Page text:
11 December 2008

Seven Solomon dolphins ARE going to the Sentosa Integrated Resort

“The dolphins were sent to the Philippines only to be trained there. This is because there’s lack of training facilities here,” Solomon Islands environmental campaigner Lawrence Makili said. The dolphins will be re-exported to Sentosa Resort in Singapore sometimes next year.

“If the government continues to issue more licences for dolphin export, the number of export each year would reach the maximum of 100 agreed to by the government which would be very unsustainable, given the unknown number of dolphins in our waters.”

This is an update to the earlier post about the export of these dolphins.

What the dolphins cost
Solomon Star 11 Dec 08

THE seven live bottlenose dolphins exported to the Philippines early this week will bring more than $3.1 million to the exporters, documents showed.

The documents show one dolphin is being sold at US$60,000 ($448,000). The Government will receive 25 percent duty of the total value which is about $784,000.

Solomon Islands Mammal Education Centre and Exporters Ltd exported the seven dolphins.

The company last year exported 28 dolphins to Dubai, United Arab Emirates.

Meanwhile local environmental campaigner Lawrence Makili said the dolphins will be re-exported to Sentosa Resort in Singapore sometimes next year.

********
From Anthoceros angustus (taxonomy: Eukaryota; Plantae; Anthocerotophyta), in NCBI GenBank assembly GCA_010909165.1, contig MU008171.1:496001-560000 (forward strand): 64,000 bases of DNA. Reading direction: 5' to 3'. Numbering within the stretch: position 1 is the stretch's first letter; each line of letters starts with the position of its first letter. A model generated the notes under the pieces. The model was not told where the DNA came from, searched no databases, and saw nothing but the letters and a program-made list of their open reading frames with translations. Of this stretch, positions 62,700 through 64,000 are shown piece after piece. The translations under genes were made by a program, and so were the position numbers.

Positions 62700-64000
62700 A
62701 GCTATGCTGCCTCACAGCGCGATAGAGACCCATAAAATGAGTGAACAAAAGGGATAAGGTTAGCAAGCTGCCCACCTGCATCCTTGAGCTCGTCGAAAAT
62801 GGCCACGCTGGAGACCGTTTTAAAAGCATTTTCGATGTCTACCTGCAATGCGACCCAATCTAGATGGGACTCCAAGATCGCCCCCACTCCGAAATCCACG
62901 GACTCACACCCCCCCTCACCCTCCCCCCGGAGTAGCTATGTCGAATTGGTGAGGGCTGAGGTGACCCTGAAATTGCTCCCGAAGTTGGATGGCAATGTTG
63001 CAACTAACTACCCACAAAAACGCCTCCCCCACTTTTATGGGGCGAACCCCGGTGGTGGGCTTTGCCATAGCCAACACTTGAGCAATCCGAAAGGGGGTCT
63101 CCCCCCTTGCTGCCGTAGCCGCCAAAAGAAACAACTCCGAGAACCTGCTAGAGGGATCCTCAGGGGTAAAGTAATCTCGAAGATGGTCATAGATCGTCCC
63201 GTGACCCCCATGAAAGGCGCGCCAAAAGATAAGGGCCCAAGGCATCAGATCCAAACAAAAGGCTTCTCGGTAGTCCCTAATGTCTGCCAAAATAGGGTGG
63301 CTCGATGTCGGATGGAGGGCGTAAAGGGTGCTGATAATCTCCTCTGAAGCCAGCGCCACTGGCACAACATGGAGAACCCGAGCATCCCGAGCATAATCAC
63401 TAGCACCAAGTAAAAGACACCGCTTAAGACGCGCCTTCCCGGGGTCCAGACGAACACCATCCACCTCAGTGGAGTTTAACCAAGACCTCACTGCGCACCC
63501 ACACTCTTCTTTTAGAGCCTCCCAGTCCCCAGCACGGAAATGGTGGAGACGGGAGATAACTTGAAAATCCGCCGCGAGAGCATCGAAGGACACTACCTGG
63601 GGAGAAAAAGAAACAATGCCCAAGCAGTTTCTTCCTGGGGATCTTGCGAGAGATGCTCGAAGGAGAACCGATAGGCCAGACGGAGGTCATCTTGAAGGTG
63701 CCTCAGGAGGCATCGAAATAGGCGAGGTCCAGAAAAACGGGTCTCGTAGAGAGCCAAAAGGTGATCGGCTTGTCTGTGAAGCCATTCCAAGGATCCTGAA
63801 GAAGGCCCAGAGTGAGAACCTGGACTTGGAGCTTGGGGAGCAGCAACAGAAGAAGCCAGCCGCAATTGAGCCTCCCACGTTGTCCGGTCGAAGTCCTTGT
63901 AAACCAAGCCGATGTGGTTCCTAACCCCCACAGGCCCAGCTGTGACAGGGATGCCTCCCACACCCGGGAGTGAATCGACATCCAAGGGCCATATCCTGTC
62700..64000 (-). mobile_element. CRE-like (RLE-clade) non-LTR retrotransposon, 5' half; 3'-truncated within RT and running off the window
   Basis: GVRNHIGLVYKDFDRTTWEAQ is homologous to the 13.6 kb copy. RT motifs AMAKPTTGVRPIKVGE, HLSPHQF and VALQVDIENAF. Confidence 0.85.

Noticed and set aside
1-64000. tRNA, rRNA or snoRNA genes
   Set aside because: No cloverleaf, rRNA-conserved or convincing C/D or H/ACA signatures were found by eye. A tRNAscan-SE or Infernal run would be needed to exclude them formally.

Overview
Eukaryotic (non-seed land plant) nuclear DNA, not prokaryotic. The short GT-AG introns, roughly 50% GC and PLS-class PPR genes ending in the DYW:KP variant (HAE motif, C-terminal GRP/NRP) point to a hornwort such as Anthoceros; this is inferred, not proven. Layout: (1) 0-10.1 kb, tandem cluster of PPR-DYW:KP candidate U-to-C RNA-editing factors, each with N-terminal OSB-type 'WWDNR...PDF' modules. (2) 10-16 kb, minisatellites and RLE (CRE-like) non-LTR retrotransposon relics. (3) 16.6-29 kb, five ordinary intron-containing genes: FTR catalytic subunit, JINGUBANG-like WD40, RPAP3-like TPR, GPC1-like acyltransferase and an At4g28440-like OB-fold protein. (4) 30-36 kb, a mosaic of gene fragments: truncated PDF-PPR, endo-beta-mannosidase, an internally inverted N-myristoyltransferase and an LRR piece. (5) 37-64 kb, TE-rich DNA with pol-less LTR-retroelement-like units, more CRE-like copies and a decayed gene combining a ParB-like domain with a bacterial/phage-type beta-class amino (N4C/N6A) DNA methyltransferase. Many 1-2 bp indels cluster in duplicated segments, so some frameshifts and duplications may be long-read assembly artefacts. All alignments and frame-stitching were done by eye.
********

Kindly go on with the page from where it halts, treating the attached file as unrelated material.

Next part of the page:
“The dolphins were sent to the Philippines only to be trained there. This is because there’s lack of training facilities here,” Mr Makili said.

He said the Philippine Government confirmed that the dolphins will be sent to Singapore in early 2009.

Mr Makili claimed exporter Chris Porter is paying additional money for the dolphins to be trained in the Philippines.

“According to our sources, the fees paid to the trainers would climb up to some USD$20,000 per dolphin, none of which will find its way into the Solomons.”

Mr Makili said the business does not benefit communities in the Solomon Islands but only drains out our pride and God given resource.

“It only benefits the foreigners, the individual dealers and the government,” he said.

He said the Ministry of Fisheries and Marine Resources knew very well that the trade benefits few people but continues to entertain it.

Mr Makili added that the number of dolphin export licences was five at the beginning of this year, but has increased to six and could go up next year.

“If the government continues to issue more licences for dolphin export, the number of export each year would reach the maximum of 100 agreed to by the government which would be very unsustainable, given the unknown number of dolphins in our waters.”

By EDNAL PALMER

2 comments:

  1. Hmmm,...has AVA already issued the appropriate permits for these dolphins?

    If not, then how can the dolphins be bought and 'sent for training' in the Phil by a Singapore based company?

    Would this not be in contravention of CITIES?

    ReplyDelete
  2. or,...is the Singapore Company only buying the surviving dolphins after the training?...and after getting the CITIES permits?

    ReplyDelete

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